An early stage project generation model

by Ben Pace Mar 16 2017 updated Mar 16 2017

How do you figure out which projects to even consider, when you're getting started?

[summary: Most people don't test their hypotheses about what the most important problems are. Do this, do it regularly, and also get a lot of input from experts when you're early in your plans.]

[summary(Brief): Blog post with examples of ways that people generate their life plans, and suggested improvements.]

Here is how I see many people connected to Effective Altruism making their life plan decisions:

Well, I don't know what the most important problem is. For example, reducing factory farming seems important, as does alleviating global poverty, but then certain global catastrophes seem potentially awful too, such as novel bioweapons or advanced artificial intelligence. I'm hardly an expert in the ways of the world, so I'll conservatively choose a career that seems like it could be useful in lots of places - maybe a grant writer, or a data scientist - and then I'll be able to pivot later when I've read all of the research output by the FHI, OpenPhil and CEA's research departments and thought about it some more on my own.

Alternatively, I see some people making a similar mistake, but with slightly more of the virtue of not-being-risk-averse:

I'm currently very uncertain about the most important problem, but I think I associate 5% more probability on the importance of AI relative to each other possibility. I know that what you normally do in this career path next is PhD in Artificial Intelligence, so I'll do that. Sure, in 10 years when I'm (fingers crossed) an associate professor, I might turn out to have been wrong, but if everyone trusts their beliefs, then we'll have some people turning out to be experts in the truly important fields.

The first way to improve on these, is to make plans that give you information about your best guess with much faster feedback loops.

Consider this alternative plan for figuring out what to do next:

Gun to my head, I think global catastrophes through novel tech are probably the most likely events that will be pivotal in the long run future of humanity. I don't want to have to wait a decade to find out if I was right about this though, so I'm going to do two things.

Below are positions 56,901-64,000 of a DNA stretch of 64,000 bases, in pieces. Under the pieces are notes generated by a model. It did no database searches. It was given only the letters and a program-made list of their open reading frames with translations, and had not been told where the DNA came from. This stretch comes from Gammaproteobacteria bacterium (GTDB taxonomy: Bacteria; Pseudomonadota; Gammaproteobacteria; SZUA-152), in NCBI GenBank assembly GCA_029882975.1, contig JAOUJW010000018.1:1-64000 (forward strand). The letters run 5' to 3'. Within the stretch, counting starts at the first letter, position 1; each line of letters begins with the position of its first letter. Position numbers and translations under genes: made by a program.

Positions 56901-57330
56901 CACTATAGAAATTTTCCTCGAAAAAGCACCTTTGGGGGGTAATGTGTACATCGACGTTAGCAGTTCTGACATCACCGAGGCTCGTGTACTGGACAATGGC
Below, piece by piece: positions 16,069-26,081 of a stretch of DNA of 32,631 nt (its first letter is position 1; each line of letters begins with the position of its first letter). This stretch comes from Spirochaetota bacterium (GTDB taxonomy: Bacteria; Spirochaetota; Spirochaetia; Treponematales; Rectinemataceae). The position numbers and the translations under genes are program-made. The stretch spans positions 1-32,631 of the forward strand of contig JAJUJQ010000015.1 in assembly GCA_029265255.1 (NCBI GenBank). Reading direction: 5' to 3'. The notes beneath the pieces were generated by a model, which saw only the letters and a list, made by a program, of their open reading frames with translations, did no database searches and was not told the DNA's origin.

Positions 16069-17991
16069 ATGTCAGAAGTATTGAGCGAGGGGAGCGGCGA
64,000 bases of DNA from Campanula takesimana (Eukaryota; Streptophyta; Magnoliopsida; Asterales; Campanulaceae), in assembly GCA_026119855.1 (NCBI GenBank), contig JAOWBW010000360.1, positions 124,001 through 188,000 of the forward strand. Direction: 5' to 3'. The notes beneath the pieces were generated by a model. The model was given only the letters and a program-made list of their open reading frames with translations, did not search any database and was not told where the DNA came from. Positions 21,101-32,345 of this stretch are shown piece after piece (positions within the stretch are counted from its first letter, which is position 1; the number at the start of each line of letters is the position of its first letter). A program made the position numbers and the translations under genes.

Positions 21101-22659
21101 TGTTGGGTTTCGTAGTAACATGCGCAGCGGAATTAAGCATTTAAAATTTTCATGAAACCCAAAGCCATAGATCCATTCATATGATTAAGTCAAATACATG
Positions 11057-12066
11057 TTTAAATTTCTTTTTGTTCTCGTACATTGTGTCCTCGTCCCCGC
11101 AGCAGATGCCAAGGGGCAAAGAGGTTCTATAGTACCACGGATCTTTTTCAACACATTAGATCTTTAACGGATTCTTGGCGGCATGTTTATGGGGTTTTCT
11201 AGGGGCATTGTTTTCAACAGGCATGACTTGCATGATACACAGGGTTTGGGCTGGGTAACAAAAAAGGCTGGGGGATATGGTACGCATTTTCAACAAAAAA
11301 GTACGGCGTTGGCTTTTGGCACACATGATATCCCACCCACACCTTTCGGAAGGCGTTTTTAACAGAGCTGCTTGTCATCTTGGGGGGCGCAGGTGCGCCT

Firstly, I'll talk to a few experts in synthetic biology, nuclear warfare and artificial intelligence, to ask if my basic assumptions are broadly correct. Secondly, if that hans't changed my assessment of the world too much, I'll ask them what ambitious projects in the field someone in my position could work on that last 6-24 months that I could do, that would teach me a bunch about how the field works. I'll pick the best sounding project I come up with, and then see how much I've learned once the project is over.

The most important thing, is that the project is much shorter, and you're able to re-assess the situation once it's complete, with new information you learned along the way.

To be clearer about the improvements:

  1. Explicitly testing your hypotheses about what's the most important thing to work on is the biggest difference here. Do not shy away from this due to a desire to 'do your due diligence' (note: Add in link to appropriate Eliezer post on humility/modesty). Actually testing your beliefs is the only way to get better at forming models.
  2. Ahead of looking at specific projects, ask yourself/experts what sorts of information/learning would change your plans, and then optimise for projects that give you the most information in expectation.
  3. Picking projects that look like what someone in the field would do is a good way to let empiricism guide the skills you learn. If you don't know much about the field, your best guess about what skills to learn are probably not as useful as figuring out how to produce a standard deliverable in that field. Reading all the wikipedia pages corresponding to various programming languages is not as useful a first step as writing code for Battleships.
  4. There is a related but important reason that one should think of things in terms of 'projects'. Humans are not automatically strategic, and working with a concrete deliverable and clear criteria for failure/success are a strong step for avoiding many of the errors most people run into most of the time.
  5. Talking to experts first will stop you from embarking on a project to learn information that was available to you from the beginning (this is an excellent method for shooting yourself in the foot before taking a step, and I have nearly done this).
  6. Asking experts for 'ambitious' projects is often a good way to point yourself towards projects that will have good signalling value.

As a final note, the plan above is a very explicit plan for coming up with projects. There is an important complement, which is to surround yourself with interesting people who come up with ideas themselves. Especially early on, it is too much to expect yourself to produce all the good ideas, and finding people who produce good ideas and occasionally working with them on theirs is a key approach; and this increases the importance of equipping yourself with high quality signals of your abilities. But I digress.